Mondays with MacDonald (on the purpose and limits of the Bible)
by Steve Douglas
October 4th, 2010 | 4 Comments
Sad, indeed, would the whole matter be, if the Bible had told us everything God meant us to believe. But herein is the Bible itself greatly wronged. It nowhere lays claim to be regarded as the Word, the Way, the Truth. The Bible leads us to Jesus, the inexhaustible, the ever unfolding Revelation of God. It is Christ “in whom are hid all the treasures of wisdom and knowledge,” not the Bible, save as leading to him. And why are we told that these treasures are hid in him who is the Revelation of God? Is it that we should despair of finding them and cease to seek them? Are they not hid in him that they may be revealed to us in due time—that is, when we are in need of them? Is not their hiding in him the mediatorial step towards their unfolding in us? Is he not the Truth?—the Truth to men? Is he not the High Priest of his brethren, to answer all the troubled questionings that arise in their dim humanity?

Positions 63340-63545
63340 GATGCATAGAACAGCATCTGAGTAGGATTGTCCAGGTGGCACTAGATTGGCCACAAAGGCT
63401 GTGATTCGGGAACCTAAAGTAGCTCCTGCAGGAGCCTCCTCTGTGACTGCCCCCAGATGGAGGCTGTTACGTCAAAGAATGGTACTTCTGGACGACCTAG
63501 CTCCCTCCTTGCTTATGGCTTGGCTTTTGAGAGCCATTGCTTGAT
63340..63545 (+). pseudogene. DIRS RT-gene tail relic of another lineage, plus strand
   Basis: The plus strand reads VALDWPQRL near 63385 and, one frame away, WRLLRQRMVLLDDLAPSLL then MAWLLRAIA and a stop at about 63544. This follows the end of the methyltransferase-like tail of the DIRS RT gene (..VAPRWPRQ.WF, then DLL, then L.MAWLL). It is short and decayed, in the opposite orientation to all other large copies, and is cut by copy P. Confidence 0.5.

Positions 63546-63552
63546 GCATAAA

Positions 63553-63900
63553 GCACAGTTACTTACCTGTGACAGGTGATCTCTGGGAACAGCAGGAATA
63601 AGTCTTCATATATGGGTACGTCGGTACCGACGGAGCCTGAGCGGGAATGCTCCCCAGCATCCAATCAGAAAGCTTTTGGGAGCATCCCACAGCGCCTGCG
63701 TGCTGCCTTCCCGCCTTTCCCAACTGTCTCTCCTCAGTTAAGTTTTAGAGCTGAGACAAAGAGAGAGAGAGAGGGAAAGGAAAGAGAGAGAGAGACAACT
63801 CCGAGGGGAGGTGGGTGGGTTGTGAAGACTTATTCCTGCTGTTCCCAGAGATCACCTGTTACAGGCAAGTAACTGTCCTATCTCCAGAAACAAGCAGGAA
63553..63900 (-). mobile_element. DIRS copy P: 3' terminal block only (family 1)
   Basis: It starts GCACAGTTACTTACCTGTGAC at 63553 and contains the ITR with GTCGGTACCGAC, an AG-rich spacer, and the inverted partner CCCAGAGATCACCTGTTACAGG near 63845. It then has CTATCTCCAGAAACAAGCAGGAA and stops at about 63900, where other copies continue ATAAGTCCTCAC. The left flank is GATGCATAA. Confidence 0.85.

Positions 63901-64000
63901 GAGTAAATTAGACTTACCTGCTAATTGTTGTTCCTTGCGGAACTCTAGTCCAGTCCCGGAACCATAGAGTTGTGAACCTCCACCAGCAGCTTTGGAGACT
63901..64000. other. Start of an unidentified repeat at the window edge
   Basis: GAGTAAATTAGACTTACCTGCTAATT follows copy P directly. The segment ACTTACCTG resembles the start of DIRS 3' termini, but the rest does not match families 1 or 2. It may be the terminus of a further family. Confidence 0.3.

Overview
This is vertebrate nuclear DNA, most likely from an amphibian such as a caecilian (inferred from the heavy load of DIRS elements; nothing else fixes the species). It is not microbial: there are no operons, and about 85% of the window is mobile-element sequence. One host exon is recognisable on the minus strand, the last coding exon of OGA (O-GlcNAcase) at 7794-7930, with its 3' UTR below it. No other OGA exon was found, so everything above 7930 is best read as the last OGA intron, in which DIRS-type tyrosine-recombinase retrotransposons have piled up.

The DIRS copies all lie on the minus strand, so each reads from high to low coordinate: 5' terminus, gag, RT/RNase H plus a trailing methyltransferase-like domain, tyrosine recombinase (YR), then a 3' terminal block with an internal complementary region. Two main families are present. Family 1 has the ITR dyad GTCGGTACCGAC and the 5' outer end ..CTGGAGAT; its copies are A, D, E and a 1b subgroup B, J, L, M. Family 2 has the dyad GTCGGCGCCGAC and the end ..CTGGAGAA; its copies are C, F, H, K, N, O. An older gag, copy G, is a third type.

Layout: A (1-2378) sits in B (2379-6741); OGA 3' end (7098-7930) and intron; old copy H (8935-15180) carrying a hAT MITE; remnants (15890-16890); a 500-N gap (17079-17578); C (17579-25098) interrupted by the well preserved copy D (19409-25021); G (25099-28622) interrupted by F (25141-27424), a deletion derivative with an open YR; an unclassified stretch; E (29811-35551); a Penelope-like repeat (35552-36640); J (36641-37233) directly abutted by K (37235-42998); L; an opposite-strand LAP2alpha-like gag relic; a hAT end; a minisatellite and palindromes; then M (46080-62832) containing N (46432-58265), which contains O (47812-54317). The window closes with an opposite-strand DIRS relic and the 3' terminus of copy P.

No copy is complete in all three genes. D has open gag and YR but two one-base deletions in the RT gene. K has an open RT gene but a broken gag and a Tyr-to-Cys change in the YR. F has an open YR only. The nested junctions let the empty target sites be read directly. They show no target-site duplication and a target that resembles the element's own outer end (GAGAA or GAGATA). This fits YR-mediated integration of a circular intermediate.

The one use of the Bible is to make us look at Jesus, that through him we might know his Father and our Father, his God and our God. Till we thus know Him, let us hold the Bible dear as the moon of our darkness, by which we travel towards the east; not dear as the sun whence her light cometh, and towards which we haste, that, walking in the sun himself, we may no more need the mirror that reflected his absent brightness.
from Unspoken Sermons, Vol. 1, “The Higher Faith“